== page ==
Fashion Intern has created an employment guide to provide a clear structure on what the law states. Whilst this is a guideline only, the consequences, however, are clear and employers should note that there are no circumstances in which an individual who is contributing to the commercial aspects of your business should do so without being paid at least the National Minimum wage.
Nature of Relationship is key:
By law, an individual’s employment status is determined by the nature of the relationship given to that individual by an organisation. An interns rights depend on their employability status and there is a grey area surrounding whether someone is regarded as a worker, volunteer, undertaking work experience or work shadowing. It is imperative that an organisation is clear as to how they are engaging their staff. An individual’s employment status determines their rights and their employers’ responsibilities in law.
Definition of a worker
The definition of a worker means they have an arrangement to do work, their reward is for money or the promise of future work, they have set hours and have to attend even if they don’t want to and they are relied upon by an employer who has work for them to do as long as the arrangement lasts. If an individual is going to be required to work specific hours, on certain days and to undertake specific tasks, they are deemed as a worker and not volunteer by law. A worker is entitled to getting the national minimum wage.
Definition of a volunteer
In order for an individual to be considered a volunteer under employment law, the nature of the relationship must be truly voluntary, with minimal obligations on the part of the individual. In general, a volunteer is someone who has an arrangement which does not entitle them to a financial reward for work they perform. They do not have to turn up for work if they don’t want to. Businesses cannot avoid paying NMW where due saying that it doesn’t apply or by drawing up a written agreement that says someone is a volunteer when they are in fact a worker by law.
Definition of an Intern
The term intern has no legal status under minimum wage law. Entitlement to the minimum wage does not depend on what someone is called, the type of work they do, how the work is described (unpaid, expenses), or the profession they are in. What matters is whether the agreement or arrangement they have with you makes them a worker for minimum wage purposes. You should pay an intern if they are graduates studying undertaking internships or whether they are students performing work that is not related to their course, such as help finance their studies or during a gap year. If an organisation needs an intern as part of its essential working requirements and the focus of the relationship is on productivity rather than personal development then they are regarded as a worker.
Definition of a work placement
A work placement refers to a student spending up to a year working in the industry as part of their university course. Work placements not exceeding one year undertaken by students as part of a UK – based higher education can be exempt from the National Minimum Wage. Work experience generally refers to a specified period of time that a person spends with a business, during which they have an opportunity to learn directly about working life and the working environment. If work experience only involves shadowing an employee for a short period and no work is carried out by the individual then they are not eligible for Minimum wage.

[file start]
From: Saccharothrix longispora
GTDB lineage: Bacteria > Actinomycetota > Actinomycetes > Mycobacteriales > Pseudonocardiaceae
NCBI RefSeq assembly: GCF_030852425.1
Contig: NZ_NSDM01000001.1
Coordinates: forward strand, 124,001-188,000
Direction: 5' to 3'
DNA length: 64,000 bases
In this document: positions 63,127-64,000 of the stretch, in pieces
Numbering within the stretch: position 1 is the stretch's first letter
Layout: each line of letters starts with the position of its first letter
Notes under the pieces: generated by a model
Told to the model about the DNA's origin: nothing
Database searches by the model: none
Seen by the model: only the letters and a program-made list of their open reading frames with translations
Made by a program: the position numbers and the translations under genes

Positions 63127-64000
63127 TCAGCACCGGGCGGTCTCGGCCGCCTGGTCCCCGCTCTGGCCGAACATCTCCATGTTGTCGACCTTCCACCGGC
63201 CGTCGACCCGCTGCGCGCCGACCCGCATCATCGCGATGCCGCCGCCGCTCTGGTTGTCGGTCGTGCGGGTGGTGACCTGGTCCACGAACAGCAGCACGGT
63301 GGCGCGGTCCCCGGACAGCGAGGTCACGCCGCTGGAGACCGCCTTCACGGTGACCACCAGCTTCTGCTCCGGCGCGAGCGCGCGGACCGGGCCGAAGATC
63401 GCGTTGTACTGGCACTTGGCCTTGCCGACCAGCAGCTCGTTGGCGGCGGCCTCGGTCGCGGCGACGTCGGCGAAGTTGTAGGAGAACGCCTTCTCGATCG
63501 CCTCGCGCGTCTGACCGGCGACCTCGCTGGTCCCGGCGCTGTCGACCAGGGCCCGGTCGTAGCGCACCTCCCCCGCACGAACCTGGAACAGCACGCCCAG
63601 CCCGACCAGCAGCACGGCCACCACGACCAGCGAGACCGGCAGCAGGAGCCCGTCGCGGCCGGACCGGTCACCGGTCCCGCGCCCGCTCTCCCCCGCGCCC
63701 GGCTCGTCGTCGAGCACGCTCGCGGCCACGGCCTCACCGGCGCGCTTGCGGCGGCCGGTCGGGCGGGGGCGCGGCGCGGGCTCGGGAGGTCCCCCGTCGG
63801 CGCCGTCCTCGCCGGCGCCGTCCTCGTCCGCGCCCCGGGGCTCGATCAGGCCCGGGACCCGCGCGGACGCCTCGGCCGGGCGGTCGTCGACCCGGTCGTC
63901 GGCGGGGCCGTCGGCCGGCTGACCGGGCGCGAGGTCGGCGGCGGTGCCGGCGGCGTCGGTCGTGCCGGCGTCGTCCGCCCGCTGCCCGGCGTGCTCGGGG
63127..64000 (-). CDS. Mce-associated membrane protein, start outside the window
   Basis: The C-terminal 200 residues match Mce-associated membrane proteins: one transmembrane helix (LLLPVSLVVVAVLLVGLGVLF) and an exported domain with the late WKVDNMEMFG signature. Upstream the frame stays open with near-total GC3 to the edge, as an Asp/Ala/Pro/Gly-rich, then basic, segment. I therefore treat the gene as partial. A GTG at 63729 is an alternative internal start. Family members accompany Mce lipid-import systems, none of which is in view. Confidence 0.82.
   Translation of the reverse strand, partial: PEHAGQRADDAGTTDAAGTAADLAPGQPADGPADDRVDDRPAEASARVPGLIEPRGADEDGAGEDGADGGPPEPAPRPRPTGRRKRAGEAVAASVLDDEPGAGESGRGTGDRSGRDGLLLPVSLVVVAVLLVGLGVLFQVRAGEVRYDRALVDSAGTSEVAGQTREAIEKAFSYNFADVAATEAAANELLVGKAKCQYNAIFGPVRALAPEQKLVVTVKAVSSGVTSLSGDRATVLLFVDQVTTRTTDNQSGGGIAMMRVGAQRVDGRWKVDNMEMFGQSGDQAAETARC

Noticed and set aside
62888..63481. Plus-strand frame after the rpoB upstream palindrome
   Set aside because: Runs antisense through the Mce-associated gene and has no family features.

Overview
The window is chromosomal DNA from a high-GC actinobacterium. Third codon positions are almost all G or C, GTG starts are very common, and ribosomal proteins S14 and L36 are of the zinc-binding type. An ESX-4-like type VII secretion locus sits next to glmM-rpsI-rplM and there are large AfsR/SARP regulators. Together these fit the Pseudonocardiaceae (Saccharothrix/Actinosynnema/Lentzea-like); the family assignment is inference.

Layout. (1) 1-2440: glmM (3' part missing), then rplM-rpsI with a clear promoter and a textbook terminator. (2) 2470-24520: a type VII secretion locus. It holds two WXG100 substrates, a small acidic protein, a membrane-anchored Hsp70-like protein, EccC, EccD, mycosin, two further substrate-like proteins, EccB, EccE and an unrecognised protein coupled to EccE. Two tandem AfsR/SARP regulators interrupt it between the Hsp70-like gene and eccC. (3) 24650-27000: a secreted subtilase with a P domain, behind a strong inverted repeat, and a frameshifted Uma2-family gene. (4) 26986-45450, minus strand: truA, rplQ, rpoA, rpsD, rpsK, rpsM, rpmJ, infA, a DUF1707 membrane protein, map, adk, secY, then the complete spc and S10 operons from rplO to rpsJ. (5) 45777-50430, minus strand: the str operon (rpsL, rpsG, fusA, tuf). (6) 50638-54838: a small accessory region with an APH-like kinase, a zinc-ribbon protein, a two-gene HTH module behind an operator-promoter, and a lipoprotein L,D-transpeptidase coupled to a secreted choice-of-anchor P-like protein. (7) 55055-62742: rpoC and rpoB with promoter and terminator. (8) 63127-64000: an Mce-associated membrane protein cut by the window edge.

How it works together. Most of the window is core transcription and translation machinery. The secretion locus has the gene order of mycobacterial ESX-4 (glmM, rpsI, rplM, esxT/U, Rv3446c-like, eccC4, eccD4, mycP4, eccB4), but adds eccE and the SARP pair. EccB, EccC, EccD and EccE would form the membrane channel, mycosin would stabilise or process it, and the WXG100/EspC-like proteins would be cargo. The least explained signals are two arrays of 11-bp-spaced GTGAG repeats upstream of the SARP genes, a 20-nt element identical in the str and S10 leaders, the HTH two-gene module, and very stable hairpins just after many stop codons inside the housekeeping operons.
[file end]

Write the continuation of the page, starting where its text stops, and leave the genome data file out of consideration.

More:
Best practice guide
Businesses should foster a professional, hard-working and friendly environment for individuals to thrive in. Under no circumstances should anyone be victimised, harassed and suffer emotional or verbal abuse. Regardless of whether someone is regarded as a volunteer, on work experience or an intern, Fashion Intern recommends paying National Minimum wage after 4 weeks. Put simply, unpaid internships are blocking opportunities for people who cannot simply afford to work for free which in turn limits the industry and the potential of employers. Through widening the access to internships you automatically increase the pool of talent. If you cannot commit to paying those who fall under the student placement wage you should ensure that they are not out of their own pocket from undertaking a placement at your organisation.
What an internship should look like if you are not paying NMW
1) The training is similar to that which would be given in a vocational school. If a company’s internship programme is structured around a classroom or academic experience, it is more likely to be viewed as an extension of the intern’s educational experience.
2) The training is for the benefit of the intern. This means that an intern is able to observe the practical application of what the individual learned in school to the workplace and such exposure will enhance the intern’s marketability in the industry.
3) Interns do not displace regular employees but work under close observation. Occasional or incidental admin work is acceptable however as long as such work does not unreasonably replace the educational objective of the intern and effectively displace regular employees.
4) The employer that provides the training derives no immediate advantage from the activities of the interns.